Ports of Indiana is donating five acres of land to the Mount Vernon High School FFA for students to grow crops and raise funds for future educational programs. Ports of Indiana has leased farmland to the Mount Vernon School District for several years, but this was the first time students have been invited to the port for an agreement signing, a port tour with the Ports of Indiana CEO and to participate in an open house with port officials and customers.
FFA is a school-based national youth leadership development organization of more than 850,000 student members in all 50 states, Puerto Rico and the U.S. Virgin Islands. Its national headquarters is located in Indianapolis and Indiana FFA is the state’s largest career and technical student organization with more than 12,000 members as part of 219 local FFA chapters. The FFA's mission is to make a positive difference in the lives of students by developing their potential for premier leadership, personal growth, and career success.
“I am a former FFA member and it’s a true honor for me to be able to host these students at the port and celebrate what FFA means to our young people and our communities around the state,” said Ports of Indiana CEO Jody Peacock. “For me, FFA gave me a broad perspective on agriculture beyond what I learned on my family’s pig farm. It’s also the first place I learned to tie a tie and do public speaking. There will always be a special place in my heart and in this port for the FFA.”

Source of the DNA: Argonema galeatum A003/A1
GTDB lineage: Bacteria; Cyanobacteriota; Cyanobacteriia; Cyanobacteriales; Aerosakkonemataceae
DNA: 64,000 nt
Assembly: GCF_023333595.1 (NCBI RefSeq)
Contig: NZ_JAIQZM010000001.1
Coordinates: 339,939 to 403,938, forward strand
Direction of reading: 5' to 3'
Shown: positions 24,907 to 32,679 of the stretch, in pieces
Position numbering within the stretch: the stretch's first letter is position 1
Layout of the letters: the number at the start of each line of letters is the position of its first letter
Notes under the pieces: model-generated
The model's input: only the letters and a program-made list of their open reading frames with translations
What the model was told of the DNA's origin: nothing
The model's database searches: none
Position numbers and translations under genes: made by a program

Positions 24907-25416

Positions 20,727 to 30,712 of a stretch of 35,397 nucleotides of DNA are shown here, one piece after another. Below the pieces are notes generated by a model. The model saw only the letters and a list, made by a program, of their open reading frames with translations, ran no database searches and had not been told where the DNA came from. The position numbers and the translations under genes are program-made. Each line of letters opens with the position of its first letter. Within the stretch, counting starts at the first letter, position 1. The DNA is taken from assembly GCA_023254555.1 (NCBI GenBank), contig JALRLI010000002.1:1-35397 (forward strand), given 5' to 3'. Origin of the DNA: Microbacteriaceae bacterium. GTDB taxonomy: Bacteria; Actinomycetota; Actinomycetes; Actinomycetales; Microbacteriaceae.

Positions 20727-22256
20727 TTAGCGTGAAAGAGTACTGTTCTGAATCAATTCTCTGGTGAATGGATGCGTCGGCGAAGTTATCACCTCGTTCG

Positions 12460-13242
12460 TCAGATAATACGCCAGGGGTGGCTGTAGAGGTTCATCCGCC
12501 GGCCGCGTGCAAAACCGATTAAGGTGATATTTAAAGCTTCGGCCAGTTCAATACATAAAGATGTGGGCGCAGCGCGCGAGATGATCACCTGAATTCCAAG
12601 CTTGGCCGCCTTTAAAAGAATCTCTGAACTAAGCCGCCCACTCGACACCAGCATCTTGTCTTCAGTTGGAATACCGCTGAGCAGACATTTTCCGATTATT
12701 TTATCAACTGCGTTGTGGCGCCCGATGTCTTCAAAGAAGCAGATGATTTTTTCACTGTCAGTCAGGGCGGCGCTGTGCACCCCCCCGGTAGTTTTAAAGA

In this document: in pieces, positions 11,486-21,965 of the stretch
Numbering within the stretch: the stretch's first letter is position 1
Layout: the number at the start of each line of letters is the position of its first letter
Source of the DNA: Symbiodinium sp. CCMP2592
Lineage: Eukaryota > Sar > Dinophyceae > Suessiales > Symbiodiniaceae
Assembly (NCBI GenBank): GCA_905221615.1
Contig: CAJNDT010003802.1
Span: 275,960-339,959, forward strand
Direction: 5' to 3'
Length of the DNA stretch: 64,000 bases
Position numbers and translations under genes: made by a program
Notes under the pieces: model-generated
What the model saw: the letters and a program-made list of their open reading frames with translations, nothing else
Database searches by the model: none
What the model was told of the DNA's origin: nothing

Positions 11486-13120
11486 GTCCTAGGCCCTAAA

Ports of Indiana will lease five acres of land to the Mount Vernon High School FFA for a 12-month period and has waived all fees related to the transaction. FFA students will participate in farming the land and gain valuable experience from observing the agricultural process, and then sell the crop to raise funds that will directly benefit FFA programs. The students rotate crops yearly between corn or soybeans; corn will be farmed in 2023. Student plot manager, Carlton Redman, contacts farmers, and the local co-op to help get seed, plant, and harvest the crops. The land is used for several class projects, including soil tests.
“The Mount Vernon FFA is extremely grateful for the opportunity to partner with the Ports of Indiana,” said Alicia Schmidt, Mount Vernon High School agriculture teacher and FFA advisor. “This opportunity gives students a chance to learn about production, agriculture, land and money management, sustainability, and planning. It also gives students an opportunity to attend events without worrying about transportation and financing.”
Each year, the students sell their crops to local grain facilities and port companies, including CGB and ADM. The FFA program typically raises around $3,500 from the five acres. Proceeds help fund many programs including FFA leadership/career development events; job interviews, ag sales demonstrations, the Livestock Skillathon, National FFA Convention, Indiana FFA Convention, and transportation to various community-service activities and trips.
FFA is not just for students who want to be farmers. FFA also welcomes members who aspire to careers as teachers, doctors, scientists, business owners, and more. For this reason, the name of the organization was updated in 1988 from “Future Farmers of America” to “FFA” after a vote of national convention delegates to reflect the growing diversity and new opportunities in the industry of agriculture. FFA continues to help the next generation rise up to meet challenges by helping its members to develop their own unique talents and explore interests in a broad range of agricultural career pathways.